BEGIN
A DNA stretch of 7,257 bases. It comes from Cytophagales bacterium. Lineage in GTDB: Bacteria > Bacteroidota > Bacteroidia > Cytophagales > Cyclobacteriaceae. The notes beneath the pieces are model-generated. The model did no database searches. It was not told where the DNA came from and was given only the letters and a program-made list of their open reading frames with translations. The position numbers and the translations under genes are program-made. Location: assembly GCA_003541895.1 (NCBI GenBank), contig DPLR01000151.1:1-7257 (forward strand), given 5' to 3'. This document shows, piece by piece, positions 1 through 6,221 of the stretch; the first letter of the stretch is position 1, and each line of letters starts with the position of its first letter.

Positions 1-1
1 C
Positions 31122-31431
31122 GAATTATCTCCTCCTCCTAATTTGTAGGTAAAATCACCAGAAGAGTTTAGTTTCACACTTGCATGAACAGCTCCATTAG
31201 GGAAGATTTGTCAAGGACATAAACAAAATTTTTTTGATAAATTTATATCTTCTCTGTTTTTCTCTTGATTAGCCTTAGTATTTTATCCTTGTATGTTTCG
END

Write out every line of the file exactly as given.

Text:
A DNA stretch of 7,257 bases. It comes from Cytophagales bacterium. Lineage in GTDB: Bacteria > Bacteroidota > Bacteroidia > Cytophagales > Cyclobacteriaceae. The notes beneath the pieces are model-generated. The model did no database searches. It was not told where the DNA came from and was given only the letters and a program-made list of their open reading frames with translations. The position numbers and the translations under genes are program-made. Location: assembly GCA_003541895.1 (NCBI GenBank), contig DPLR01000151.1:1-7257 (forward strand), given 5' to 3'. This document shows, piece by piece, positions 1 through 6,221 of the stretch; the first letter of the stretch is position 1, and each line of letters starts with the position of its first letter.

Positions 1-1
1 C
Positions 31122-31431
31122 GAATTATCTCCTCCTCCTAATTTGTAGGTAAAATCACCAGAAGAGTTTAGTTTCACACTTGCATGAACAGCTCCATTAG
31201 GGAAGATTTGTCAAGGACATAAACAAAATTTTTTTGATAAATTTATATCTTCTCTGTTTTTCTCTTGATTAGCCTTAGTATTTTATCCTTGTATGTTTCG